Who is Michael J. Peterson, and why does he live in Indiana???
A fair question that is, and “one that in recent years has been ‘mooch on moi mind’.” (A nod to Monty Python and their delightful skit ‘Flying Sheep’.)
I, Michael J. Peterson of semi-sound mind and fairly well kept body, was born in Anchorage, Alaska and apparently spent some of my early years finding someplace warmer to live. So how on earth did I end up in Bloomington, Indiana where I attended Indiana University, experiencing the blizzard of 1977-78. and Frankfort, Indiana where I've lived since 1988 experiencing the blizzard of 1991? https://www.youtube.com/watch?v=51r14vXK2zU.
BACKGROUND : - AIR FORCE CONNECTION- My father moved us around a lot.
The story is that I was raised in an Air Force family and was only 18 months old when my father was transferred to a warmer climate in Charleston, SC., after which we moved when I was 6 to Biloxi, Mississippi where we lived until I was 12. It was in these two states that I developed an ear for a Southern Accent, which I still use once in a while to confuse my students after first using it when teaching high school Japanese for 17 years.
TEACHING: A LIFETIME LOVE
My current position a middle school exploratory foreign language instructor for classes in German, Japanese for 6th grade, Italian and Latin for 7th, and French / Spanish in 8th. I retired from teaching in 2013, but a former assistant principal at Frankfort High School had become the principal at the middle school in Frankfort, and he invited me back to teach this class at Frankfort Middle School when I retired from teaching in the Tippecanoe County Schools in Lafayette, Indiana. He couldn’t find anyone with my background in languages who could teach more than one. I would never have predicted this facility in languages developed after my freshman year French class at Wagner Jr./Sr. High at Clark Air Force Base in the Philippine Islands. After our tours of duty in South Carolina and Mississippi, the Philippines was a welcome change for warmth once again after a year in Layton, Utah when my father was in Vietnam for an unaccompanied tour of duty. Utah is cold in the winters, and about never learning a foreign language, “Oh boy” was I wrong.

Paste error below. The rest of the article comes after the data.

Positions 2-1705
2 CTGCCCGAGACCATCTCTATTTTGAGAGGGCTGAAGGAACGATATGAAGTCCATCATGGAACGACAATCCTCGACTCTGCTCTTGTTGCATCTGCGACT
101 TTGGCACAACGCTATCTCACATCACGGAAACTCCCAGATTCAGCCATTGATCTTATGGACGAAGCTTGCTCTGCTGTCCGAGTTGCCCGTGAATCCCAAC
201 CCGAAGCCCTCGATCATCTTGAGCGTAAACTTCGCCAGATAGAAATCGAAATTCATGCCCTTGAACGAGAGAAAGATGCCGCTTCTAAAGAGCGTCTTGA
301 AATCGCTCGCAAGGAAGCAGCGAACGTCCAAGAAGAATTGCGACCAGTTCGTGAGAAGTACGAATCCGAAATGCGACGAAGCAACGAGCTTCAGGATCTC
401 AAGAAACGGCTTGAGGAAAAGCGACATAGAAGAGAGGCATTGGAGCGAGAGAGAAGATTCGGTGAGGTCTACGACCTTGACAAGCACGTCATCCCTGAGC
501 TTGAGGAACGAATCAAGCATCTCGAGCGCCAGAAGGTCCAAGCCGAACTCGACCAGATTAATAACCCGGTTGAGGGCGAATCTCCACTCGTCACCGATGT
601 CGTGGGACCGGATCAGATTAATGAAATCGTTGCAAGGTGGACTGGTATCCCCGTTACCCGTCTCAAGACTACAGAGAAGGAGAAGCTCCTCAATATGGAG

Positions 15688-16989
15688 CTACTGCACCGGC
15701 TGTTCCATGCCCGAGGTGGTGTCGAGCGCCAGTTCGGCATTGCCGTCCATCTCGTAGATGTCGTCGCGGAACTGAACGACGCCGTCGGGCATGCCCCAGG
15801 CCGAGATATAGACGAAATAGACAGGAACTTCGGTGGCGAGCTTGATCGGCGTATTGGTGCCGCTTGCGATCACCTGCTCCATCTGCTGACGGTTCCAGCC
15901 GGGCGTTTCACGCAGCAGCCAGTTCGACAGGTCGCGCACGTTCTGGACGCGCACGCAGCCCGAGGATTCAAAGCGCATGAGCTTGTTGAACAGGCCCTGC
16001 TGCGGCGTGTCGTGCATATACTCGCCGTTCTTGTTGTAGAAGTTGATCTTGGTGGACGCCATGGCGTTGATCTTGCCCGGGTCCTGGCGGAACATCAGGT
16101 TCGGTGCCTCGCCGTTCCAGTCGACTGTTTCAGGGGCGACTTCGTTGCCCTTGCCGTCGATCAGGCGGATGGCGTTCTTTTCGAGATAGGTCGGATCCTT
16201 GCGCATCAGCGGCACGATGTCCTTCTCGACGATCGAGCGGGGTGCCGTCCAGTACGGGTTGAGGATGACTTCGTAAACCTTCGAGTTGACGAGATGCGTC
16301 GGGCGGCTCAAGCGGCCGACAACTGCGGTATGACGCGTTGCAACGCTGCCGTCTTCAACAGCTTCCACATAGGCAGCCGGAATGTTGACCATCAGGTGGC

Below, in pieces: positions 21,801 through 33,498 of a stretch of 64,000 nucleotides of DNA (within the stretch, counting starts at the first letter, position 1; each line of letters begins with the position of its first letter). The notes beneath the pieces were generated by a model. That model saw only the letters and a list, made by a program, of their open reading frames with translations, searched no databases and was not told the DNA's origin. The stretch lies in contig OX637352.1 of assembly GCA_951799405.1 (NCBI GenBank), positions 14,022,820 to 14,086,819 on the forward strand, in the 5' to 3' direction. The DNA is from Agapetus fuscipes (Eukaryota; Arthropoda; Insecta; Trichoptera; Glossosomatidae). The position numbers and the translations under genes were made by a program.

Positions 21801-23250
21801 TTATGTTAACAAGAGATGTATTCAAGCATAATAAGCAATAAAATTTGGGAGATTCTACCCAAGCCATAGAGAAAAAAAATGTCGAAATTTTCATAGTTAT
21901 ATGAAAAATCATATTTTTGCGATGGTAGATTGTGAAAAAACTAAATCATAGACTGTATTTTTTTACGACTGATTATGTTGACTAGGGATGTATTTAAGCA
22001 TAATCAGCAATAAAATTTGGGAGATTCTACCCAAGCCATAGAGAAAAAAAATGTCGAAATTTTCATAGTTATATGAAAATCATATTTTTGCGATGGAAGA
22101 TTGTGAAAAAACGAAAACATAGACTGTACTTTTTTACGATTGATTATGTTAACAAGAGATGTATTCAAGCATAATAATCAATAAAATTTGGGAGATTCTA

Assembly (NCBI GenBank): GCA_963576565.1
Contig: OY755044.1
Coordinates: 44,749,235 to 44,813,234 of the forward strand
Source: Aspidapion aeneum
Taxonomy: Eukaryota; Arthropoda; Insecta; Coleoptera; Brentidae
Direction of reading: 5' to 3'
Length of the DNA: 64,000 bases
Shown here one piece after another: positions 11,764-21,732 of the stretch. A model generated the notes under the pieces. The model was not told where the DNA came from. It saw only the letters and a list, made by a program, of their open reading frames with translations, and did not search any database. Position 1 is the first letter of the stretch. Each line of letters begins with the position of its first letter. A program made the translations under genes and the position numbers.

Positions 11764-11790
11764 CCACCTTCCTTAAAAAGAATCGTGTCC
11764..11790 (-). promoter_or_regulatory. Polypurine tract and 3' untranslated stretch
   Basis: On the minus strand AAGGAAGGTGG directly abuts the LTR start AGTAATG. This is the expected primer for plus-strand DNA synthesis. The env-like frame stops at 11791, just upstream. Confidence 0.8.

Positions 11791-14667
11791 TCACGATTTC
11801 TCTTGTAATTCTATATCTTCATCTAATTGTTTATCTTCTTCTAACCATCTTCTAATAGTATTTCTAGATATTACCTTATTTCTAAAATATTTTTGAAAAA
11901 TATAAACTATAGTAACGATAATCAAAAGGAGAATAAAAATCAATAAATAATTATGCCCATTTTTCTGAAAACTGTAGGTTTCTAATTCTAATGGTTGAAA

VOLUNTEER ARMY (VOLAR) 1971-1974
Out of high school I joined the VOLAR (volunteer army) in 1971 and selected the training of a Pershing Missile Crewman, which took me to Ft. Lewis, Washington for basic training and Ft. Sill, Oklahoma for artillery training. During this time, working with men from around the U.S., my language skills helped me translate for an enlisted man from Georgia who didn’t understand a fellow from Boston. In one evenings discussion the topic of things we did for entertainment in our home towns came up. A fellow I called “Barry from Boston” offered up: “On Sattadae nights we’d go down to the piah, paahk the caah, and waatch the shaaks.” in a swift verbal delivery that left everyone but me with head spinning. For Bostonian, that’s the best I do to put the dialect in print, trying to emulate the flatted ‘aah’ sound our Barry from Boston produced. I can make it sound pretty good up close and personal. It is likely that my travel around the world tuned my ear to accents. I enjoy character voices and have done a bit of voice over work for an Indy Xbox game and several other projects. Our poor enlisted guy from Georgia just looked at Barry and with a very slow drawl said…. “Whaaa…”. After that night when they tried to talk with each other, I was immediately called upon to clear up any problems with accent or vocabulary.